The feast day of King Canute (or Knut), who ruled Denmark, England, and Norway in the 11th century, marks the end of the Yuletide season in Sweden. Rather than letting the holidays fade quietly, Swedish families throughout the country hold parties to celebrate the final lighting (and subsequent dismantling) of the Christmas tree. After letting the children eat the cookies and candies used to decorate the tree, and after packing the ornaments away in their boxes, it is customary to hurl the tree through an open window. More…
Posted in Educational, IN THE SPOTLIGHT, Photography, SPIRITUALITY, Uncategorized
Tagged Christmas, Christmas tree, Cnut the Great, Denmark, England, Norway, Sweden, Yule
Graupner was a German harpsichordist and composer. After studying law at the University of Leipzig, he joined the Hamburg Opera alongside a young violinist named Handel, then became conductor to the court at Darmstadt. He won the prestigious cantorship at the Church of St. Thomas but was contractually bound to the court, so the cantorship went to another emerging composer—Johann Sebastian Bach. Graupner was a prolific writer and revered in his time. Why did he fall into obscurity? More…
Posted in Educational, PEOPLE AND PLACES HISTORY, GEOGRAPHY, Uncategorized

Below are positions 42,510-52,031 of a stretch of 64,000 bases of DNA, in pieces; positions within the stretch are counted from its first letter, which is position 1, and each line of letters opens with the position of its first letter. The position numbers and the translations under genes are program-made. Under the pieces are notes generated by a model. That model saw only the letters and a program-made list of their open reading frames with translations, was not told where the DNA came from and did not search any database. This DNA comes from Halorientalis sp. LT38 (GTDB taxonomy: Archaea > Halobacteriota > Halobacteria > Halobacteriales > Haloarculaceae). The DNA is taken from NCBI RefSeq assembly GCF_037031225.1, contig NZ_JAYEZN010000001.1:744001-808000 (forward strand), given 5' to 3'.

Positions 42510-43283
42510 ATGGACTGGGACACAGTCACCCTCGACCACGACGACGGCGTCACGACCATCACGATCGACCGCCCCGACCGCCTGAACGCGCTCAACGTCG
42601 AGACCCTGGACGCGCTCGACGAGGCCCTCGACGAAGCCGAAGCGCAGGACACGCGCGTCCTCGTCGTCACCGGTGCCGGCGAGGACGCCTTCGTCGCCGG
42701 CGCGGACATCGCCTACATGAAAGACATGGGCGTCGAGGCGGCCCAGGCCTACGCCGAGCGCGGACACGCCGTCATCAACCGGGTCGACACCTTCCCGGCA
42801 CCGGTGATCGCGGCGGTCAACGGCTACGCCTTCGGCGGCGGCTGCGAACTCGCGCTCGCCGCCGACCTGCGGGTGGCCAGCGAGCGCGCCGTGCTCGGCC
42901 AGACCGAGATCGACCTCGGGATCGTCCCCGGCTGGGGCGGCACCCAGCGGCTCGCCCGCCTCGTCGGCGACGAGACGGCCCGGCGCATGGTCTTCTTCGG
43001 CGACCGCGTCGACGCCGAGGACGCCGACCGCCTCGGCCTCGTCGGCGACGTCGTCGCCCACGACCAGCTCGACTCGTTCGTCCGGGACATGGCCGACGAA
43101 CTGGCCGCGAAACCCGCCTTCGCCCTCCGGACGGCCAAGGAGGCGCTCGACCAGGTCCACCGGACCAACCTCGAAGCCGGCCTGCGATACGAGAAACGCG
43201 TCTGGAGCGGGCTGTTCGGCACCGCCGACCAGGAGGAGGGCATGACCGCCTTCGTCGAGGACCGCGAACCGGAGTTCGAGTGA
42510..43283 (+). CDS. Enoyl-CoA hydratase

Tagged Arts -Architecture, sculpture, Christoph Graupner, Church of St. Thomas, Darmstadt, George Frideric Handel, German, Graupner, Hamburg Opera, harpsichordist, Johann Sebastian Bach, Leipzig University, Music, University of Leipzig
To English doctor Harold Shipman, the fundamental medical principle of “first do no harm” apparently meant little. After practicing medicine for decades, he aroused suspicion in 1998, when it emerged that he was named the sole beneficiary in a deceased patient’s will—a will that Shipman turned out to have forged. He was arrested and ultimately convicted of killing 15 patients, but he is suspected of more than 200 murders. The final life he took was his own. How did “Dr. Death” kill his victims? More…
Posted in PEOPLE AND PLACES HISTORY, GEOGRAPHY, Uncategorized
Tagged Crime, English doctor Harold Shipman, Greater Manchester Police, Harold Shipman, Murder, Patient, Peter Fahy, serial killer, Serial Killer Doctor Hangs, Serial Murder
The majority of the world’s large carnivores—among them lions, wolves, and bears—are in decline, and we are already feeling the effects of this shift. In many areas, the loss of these predators has allowed species that were their prey, such as elk, deer, and baboons, to thrive. The unchecked growth of these animals’ populations threatens crops, damages vegetation, and disrupts the lives of birds and small mammals. However, we need not despair just yet, asecosystems tend to respond well when large carnivores are reintroduced to an area. More…
Posted in Educational, IN THE SPOTLIGHT, News, Uncategorized
Tagged Bear, Bears, Carnivore, carnivores, Eurasian lynx, Gray wolf, Lion, Oregon State University, United States, wolves, Yellowstone National Park
||(noun) A person pitied for his misfortune.
||If the poor wretch waked in the flames and perished, no one cared.
Posted in ARTISTS AND ARTS - Music, Educational, IN THE SPOTLIGHT, PEOPLE AND PLACES HISTORY, GEOGRAPHY, Photography, Uncategorized
Tagged art, Collecting, Drawing, Pencil, Recreation, sketch, Visual Arts, Writing Instruments
Edvard Grieg (1843-1907), Norge
– Danses norvegiénnes (pour orchestre), op. 35
– Norwegian Dances (for Orchestra), Op. 35
I. Allegro marcato
II. Allegro tranquille e grazioso
III. Allegro moderato alla marcia